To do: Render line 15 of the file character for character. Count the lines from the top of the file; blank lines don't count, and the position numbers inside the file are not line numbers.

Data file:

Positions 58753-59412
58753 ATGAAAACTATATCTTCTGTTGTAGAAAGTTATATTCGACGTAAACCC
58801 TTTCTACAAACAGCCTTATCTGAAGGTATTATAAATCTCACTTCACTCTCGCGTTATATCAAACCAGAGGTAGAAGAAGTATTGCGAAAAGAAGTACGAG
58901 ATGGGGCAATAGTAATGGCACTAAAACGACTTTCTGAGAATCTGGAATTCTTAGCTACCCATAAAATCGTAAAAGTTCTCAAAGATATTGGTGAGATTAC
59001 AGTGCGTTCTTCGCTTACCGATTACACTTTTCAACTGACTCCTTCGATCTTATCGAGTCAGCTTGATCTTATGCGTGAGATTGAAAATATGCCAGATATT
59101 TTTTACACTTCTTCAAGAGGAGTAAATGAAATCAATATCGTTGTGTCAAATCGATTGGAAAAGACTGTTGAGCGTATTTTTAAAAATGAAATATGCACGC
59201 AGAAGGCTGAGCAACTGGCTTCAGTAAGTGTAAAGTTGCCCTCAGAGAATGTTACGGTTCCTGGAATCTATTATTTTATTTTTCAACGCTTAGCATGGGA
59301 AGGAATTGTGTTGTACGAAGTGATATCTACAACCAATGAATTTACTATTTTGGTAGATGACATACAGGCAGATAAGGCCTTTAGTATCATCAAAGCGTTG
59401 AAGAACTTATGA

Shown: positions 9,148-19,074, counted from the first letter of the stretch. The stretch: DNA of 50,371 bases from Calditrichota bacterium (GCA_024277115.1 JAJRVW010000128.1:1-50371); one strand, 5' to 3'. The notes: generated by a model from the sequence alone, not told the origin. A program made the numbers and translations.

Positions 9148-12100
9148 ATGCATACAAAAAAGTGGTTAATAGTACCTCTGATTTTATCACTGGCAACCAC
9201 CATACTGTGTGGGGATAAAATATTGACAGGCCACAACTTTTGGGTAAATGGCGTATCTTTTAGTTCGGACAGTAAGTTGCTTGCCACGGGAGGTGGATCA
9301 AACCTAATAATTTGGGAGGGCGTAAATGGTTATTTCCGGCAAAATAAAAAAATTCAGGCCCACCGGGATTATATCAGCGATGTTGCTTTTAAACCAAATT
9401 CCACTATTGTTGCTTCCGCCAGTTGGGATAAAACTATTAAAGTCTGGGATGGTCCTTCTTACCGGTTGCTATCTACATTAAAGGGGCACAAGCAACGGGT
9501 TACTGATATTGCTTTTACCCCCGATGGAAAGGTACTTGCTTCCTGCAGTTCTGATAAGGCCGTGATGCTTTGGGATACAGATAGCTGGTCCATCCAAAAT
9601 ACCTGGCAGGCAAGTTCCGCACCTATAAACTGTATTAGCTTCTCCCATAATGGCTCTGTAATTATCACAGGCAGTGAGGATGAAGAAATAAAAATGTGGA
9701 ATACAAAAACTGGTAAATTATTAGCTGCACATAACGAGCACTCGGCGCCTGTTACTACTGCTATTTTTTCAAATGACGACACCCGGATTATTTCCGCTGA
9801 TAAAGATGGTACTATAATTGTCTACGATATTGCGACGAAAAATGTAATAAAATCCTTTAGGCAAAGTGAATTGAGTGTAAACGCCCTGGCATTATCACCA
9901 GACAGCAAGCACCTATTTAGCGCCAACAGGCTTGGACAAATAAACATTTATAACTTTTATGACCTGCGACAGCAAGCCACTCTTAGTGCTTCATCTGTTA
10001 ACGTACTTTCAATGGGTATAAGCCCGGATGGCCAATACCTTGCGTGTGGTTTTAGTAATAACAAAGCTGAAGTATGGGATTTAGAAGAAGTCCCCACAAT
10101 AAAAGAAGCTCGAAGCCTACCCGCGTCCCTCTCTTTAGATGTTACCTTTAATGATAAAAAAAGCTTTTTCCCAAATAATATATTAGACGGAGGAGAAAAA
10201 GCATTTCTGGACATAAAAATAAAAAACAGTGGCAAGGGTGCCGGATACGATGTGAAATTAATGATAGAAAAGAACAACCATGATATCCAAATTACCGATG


9401 CCACTATTGTTGCTTCCGCCAGTTGGGATAAAACTATTAAAGTCTGGGATGGTCCTTCTTACCGGTTGCTATCTACATTAAAGGGGCACAAGCAACGGGT